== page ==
In the Time of My Life is an anthology of Joseph Sutton’s best writing over a period of fifty years. It’s a compilation of stories and chapters extracted from Sutton’s eight books, including selected chapters from his three novels. Morning Pages: The Almost True Story of My Life is about a writer finding a way to break out of a writer’s block. A Class of Leaders shows how a teacher empowers his inner-city students by giving them a chance to teach. And Highway Sailor: A Rollicking American Journey has to do with a man hitting the highways in his VW bus in search of himself and America.
Of the three story collections, The Immortal Mouth and Other Stories is derived from the first half of Sutton’s fifty-year writing career. The Bar of Soap and Other Stories comes from the second half of his writing career. The Life and Death of Abraham Massry and Other Stories deals with Sutton’s Syrian Jewish roots.
There’s also a memoir, Father and Son: Thirty Years of Growing Up Together, with passages about Sutton’s thirty-year relationship with his son Raymond. And lastly, snippets are taken from San Francisco Giants: A Fan’s Journal 2010, 2012, 2014 that chronicle the Giants winning three World Series championships in five years.
Put all these stories and chapters together and what you have, after fifty years of writing, is a mother lode of revelations, insights, and wisdom from the pen of Joseph Sutton.
Excerpt from the novel Highway Sailor
Chapter 38 – Westward Ho!
My first day out of Chicago, I drove through the rolling green hills of southern Wisconsin. The second day, I hit the flat plains of southern Minnesota where the horizon was a continuous 360 degrees. It was like driving on top of a flat circle. I didn’t see a single mountain or hill all day long. What I did see, though, was a sign on Interstate 90, beginning in Blue Earth, Minnesota: ONLY 499 MILES TO WALL DRUGS. Every single mile after that there was a sign telling me how much closer I was getting to Wall Drugs in Wall, South Dakota. It was impossible not to see those signs in that flat pancake land I was driving through. Impossible! I decided to stay the night in Sioux Falls, South Dakota, which, by the way, was 294 miles from Wall Drugs.
The first thing I did was go into a bar in the neon part of town. I sat on a stool next to an old Native American man and ordered a beer. He seemed drunk. He was weaving back and forth in his seat. Both of us were minding our own business when a white man walked in and sat on a stool next to a chubby Native American woman at the other end of the bar.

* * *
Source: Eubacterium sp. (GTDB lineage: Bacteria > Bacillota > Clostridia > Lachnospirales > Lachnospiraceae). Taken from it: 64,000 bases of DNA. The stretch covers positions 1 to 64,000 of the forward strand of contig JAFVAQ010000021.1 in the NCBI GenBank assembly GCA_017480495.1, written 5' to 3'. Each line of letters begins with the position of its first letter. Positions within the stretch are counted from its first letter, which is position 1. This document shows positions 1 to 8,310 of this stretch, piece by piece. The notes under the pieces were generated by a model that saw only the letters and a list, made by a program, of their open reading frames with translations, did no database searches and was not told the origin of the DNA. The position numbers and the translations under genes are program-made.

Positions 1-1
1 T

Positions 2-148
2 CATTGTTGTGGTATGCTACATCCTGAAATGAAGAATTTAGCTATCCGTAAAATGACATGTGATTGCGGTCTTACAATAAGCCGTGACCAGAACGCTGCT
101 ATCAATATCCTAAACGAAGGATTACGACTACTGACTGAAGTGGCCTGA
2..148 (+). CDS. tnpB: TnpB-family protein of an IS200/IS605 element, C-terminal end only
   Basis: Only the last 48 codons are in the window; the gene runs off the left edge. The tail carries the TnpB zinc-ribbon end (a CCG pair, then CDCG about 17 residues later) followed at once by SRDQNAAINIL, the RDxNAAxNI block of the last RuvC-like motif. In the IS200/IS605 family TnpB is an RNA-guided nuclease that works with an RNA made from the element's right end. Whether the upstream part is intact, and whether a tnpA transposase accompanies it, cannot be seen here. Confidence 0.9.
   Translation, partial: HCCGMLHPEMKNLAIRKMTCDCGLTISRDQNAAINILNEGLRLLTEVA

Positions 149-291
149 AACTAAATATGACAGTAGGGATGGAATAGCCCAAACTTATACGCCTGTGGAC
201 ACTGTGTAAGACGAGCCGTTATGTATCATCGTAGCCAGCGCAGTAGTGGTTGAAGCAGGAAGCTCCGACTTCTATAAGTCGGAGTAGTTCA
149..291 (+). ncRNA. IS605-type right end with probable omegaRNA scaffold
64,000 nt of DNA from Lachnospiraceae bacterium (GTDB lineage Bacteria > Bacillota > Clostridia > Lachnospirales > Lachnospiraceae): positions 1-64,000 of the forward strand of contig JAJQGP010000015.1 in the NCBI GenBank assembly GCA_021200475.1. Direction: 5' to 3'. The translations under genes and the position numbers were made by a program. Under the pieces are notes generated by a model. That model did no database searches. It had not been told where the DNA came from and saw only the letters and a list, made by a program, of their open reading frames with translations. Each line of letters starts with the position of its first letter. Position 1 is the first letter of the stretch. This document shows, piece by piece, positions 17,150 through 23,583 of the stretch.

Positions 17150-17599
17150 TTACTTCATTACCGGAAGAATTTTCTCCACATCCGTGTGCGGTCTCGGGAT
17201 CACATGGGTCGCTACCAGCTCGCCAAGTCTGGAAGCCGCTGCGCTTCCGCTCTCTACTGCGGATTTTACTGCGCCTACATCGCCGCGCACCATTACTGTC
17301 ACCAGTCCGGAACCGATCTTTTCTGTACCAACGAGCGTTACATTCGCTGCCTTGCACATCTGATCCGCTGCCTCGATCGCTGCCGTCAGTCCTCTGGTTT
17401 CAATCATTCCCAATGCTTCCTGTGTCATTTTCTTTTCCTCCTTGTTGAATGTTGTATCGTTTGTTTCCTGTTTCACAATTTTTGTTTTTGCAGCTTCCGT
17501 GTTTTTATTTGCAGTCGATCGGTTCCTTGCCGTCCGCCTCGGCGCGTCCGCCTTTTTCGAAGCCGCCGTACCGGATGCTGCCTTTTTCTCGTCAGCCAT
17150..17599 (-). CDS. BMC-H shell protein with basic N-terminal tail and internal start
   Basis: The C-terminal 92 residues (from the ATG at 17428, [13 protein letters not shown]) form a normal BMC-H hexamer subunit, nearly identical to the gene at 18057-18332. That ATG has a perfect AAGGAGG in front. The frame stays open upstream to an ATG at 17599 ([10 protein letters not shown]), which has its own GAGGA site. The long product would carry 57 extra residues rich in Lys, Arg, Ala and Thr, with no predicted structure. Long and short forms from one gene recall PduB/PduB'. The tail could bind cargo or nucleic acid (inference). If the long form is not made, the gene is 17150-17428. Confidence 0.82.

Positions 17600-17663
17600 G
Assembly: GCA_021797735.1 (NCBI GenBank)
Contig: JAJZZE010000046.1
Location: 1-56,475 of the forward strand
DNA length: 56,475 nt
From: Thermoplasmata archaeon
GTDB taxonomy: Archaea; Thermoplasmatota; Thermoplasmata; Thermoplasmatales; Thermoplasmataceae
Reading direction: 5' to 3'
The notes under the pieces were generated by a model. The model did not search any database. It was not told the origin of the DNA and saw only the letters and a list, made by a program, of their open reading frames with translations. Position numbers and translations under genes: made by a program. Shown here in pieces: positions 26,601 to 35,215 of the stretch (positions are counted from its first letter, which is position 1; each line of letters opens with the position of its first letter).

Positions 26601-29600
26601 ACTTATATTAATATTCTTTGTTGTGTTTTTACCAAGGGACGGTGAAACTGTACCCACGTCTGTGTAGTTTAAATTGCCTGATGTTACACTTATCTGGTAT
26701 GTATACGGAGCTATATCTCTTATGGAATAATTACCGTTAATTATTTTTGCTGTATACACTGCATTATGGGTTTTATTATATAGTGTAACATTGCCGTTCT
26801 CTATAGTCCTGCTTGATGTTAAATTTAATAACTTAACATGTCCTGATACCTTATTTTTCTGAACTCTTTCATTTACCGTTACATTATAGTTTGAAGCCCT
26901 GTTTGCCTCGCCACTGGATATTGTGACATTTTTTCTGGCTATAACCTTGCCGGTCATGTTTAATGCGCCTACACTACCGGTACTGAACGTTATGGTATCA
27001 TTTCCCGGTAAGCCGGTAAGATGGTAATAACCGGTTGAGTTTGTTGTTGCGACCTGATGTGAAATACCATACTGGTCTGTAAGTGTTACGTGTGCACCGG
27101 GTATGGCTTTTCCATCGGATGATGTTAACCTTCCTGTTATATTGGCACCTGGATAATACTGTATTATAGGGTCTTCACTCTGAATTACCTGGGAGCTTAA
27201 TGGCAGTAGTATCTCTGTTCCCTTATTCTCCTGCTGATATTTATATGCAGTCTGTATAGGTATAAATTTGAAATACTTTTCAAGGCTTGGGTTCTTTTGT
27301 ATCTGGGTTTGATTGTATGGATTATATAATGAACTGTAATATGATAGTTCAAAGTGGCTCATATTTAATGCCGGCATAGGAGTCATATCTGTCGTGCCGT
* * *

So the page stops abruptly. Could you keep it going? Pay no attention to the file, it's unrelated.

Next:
“Hi, honey,” he said to her in a voice everyone in the bar could hear. “My name’s Brad.”
She smiled at him and brought her drink to her lips.
Brad threw some change on the counter. “Get me some Marlboros,” he ordered her.
She took the change and went to the cigarette machine and brought him back a pack of Marlboros.
The old man sitting next to me, still weaving back and forth in his seat, started chanting in his native language. Every word was an Indian word except for one, and that one word was “dog.” I thought he meant it for the woman who, like a “dog,” fetched the cigarettes and cozied up to American Brad. On the other hand, “dog” could have symbolized his contempt for American Brad’s arrogance toward the woman. As things turned out, she and Brad walked out of the bar ten minutes later.
The next day I sailed through the flat, grassy ocean of South Dakota. Those damn Wall Drug signs were still staring me in the face.
ONLY 92 MILES TO WALL DRUGS
“These signs are driving me crazy!” I shouted as loud as I could to myself.
ONLY 91 MILES TO WALL DRUGS
“If only there were some hills or something to take my mind off these signs!”
ONLY 90 MILES TO WALL DRUGS
“They’re invading the privacy of my mind!”
ONLY 89 MILES TO WALL DRUGS
“They’re ruining the landscape with these goddamn signs!”
ONLY 88 MILES TO WALL DRUGS
“They don’t have a right to do this!”
ONLY 87 MILES TO WALL DRUGS
“Is this what you have to do to succeed in this country—pound, pound, pound it into people’s brains?”
ONLY 86 MILES TO WALL DRUGS
“It’s like those missionaries knocking on your door, trying to force their religious beliefs down your throat!”
ONLY 85 MILES TO WALL DRUGS
I had had enough. I stopped along I-90, left my bus’s engine running, grabbed a hammer out of my tool box, walked up to the 4′ x 4′ 85-mile sign, and started knocking it off its post with all my might. As I was doing this, speeding cars honked with people waving, thanking me for the great deed I was doing.
I stood proudly over the ruins of the 85-mile Wall Drug sign.
I had done my duty for my country.